Friday, May 15, 2015

An Ascension Day Call to the Church

I spent most of yesterday on two items. First, I had the honor and privilege of preaching and presiding at two Eucharists celebrating the Feast of the Ascension. These services brought together people from a number of Episcopal and Lutheran congregations to mark an important event in the life of Jesus and the Church. Second, I am part of a group Episcopalians who published a Memorial to the church ("Memorial" being a fancy, official church word for an open letter) and nine accompanying resolutions in preparation for General Convention this summer at  The Memorial calls for the Episcopal Church to recommit itself to the spiritual disciplines at the core of our common life, to go into our neighborhoods boldly with church planters and church revitalizers, and to restructure our church for the mission God is laying before us today. Those of us involved sincerely hope for the renewal of our beloved church. 

There go Jesus' feet.
Ascension Day is an appropriate day to post this call to the church to refocus on evangelism and discipleship, to let go of structures that no longer serve it, and to be about the basic Christian disciplines of prayer and fasting and spreading the Good News wherever we go. The readings for Ascension Day talk about two temptations the disciples faced. The first was wanting to know when Jesus was restoring the kingdom to Israel. Today we also want to have some assurance of the Church looking like it did the good old days, whether those good old days were the 1950s, the 1850s, the 1550s, the the 050's, or even the 950s BC when King Solomon had everything in hand.  We'll be happy to have the old pews dusted on schedule if Jesus tells us when he will refill them.  The second temptation is to stand around looking at the sky where Jesus feet used to be, hoping and praying that he comes down quickly because we don't have a clue what else to do.

Of course, Jesus told the disciples not to worry about when the kingdom was being restored, and the angels told the disciples to go get to work. Jesus had already instructed them: you will be my witnesses in Jerusalem, in all Judea and Samaria, and to the ends of the earth.  We as a church, and especially as the Episcopal Church, haven't always heeded these instructions of Jesus as well as we might.  Our Memorial is a call to recommit ourselves and our church to being Jesus' witnesses in our work at the upcoming General Convention and, more importantly, throughout the life of our Church.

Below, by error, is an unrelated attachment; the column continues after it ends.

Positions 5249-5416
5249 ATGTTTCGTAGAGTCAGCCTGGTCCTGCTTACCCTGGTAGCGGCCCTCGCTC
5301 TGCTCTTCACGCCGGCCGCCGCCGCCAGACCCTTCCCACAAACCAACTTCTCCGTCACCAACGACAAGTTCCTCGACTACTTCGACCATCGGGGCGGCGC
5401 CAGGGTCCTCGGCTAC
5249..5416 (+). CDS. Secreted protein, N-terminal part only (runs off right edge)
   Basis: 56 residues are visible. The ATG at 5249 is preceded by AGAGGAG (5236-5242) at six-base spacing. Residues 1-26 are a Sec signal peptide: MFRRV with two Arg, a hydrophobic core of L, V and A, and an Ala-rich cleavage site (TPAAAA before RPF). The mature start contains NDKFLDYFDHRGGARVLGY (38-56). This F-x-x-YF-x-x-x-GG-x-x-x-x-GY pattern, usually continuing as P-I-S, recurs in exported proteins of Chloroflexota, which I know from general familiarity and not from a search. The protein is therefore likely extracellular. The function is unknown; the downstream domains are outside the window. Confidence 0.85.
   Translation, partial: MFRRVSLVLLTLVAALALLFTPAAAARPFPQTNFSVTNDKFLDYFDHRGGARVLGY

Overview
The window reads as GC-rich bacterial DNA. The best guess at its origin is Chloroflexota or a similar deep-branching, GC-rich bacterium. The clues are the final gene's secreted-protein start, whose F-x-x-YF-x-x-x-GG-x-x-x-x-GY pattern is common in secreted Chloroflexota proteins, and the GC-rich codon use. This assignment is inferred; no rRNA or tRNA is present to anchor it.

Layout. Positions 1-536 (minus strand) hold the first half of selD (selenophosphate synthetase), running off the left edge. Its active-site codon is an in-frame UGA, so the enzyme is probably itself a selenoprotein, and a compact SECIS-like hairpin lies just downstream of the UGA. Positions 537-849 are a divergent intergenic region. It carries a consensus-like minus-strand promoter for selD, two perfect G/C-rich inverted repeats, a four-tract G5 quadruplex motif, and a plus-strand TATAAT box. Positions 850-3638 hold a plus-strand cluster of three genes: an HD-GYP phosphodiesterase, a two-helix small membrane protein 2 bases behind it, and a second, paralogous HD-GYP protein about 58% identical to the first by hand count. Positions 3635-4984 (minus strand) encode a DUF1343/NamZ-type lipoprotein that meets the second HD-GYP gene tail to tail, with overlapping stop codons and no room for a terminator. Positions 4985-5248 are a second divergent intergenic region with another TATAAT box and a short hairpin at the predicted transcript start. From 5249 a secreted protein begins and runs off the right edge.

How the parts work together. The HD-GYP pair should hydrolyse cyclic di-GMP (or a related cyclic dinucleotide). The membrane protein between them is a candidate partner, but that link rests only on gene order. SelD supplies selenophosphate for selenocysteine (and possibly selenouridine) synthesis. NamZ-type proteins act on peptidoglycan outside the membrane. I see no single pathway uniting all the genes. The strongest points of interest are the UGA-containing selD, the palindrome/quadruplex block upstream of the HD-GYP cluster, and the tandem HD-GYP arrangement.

I hope you will go to the website and read the Memorial. I hope you will join us and others throughout the church as we pray and fast for the restructuring and the health of the Episcopal Church and for the growth and spread of the Kingdom of God more generally. I hope that you will take up the gospel call to witness to Jesus' life, death and resurrection in whatever neighborhoods you walk into. We honestly believe that the church is at a crucial junction in its history that offers us a great opportunity to follow the Holy Spirit into new places that will bring new people into the church. I also hope that you will consider signing on to this memorial and adding your name to those re-imagining the church.

If you are interested in things like Church legislation in General Convention, please read our resolutionsSusan Brown SnookScott GunnTom FergusonFrank LogueBrendan O’Sullivan-Hale, Steve Pankey and I offer these as a gift to the church. We believe that these resolutions help structure our church in ways that will make it easier to live into the vision of the Memorial. Particularly important is a resolution that calls on the Episcopal Church to provide significant funding to develop a capacity to plant churches. Without planting new congregation we cannot continue to grow as a church or to do the work that Jesus has commissioned us to do it.

As we offer these resolutions, we also know that many people will disagree about various specific details we propose. We believe the conversations on these topics are important at this time, and hope between now and the end of General Convention others will add their wisdom and insight so that our church can go forward in the direction God is calling us.  In the coming days and weeks, we will be blogging about the specifics of our resolutions, and we invite others to do the same
I also want to thank those who gathered in Columbus and worked so hard to draft this Memorial and these resolutions. We had great debates along with times of prayer and fellowship and endless hours in front of computer screens writing and editing and wordsmithing. We were also blessed to be able to consult with a number of others in person and by phone who may not agree with everything we've come up with but who were willing to give us their time and honest feedback out of their love for our church. Their help made our work much better.

Jesus may have ascended, but he gave us some work to do.  Let's all do it.

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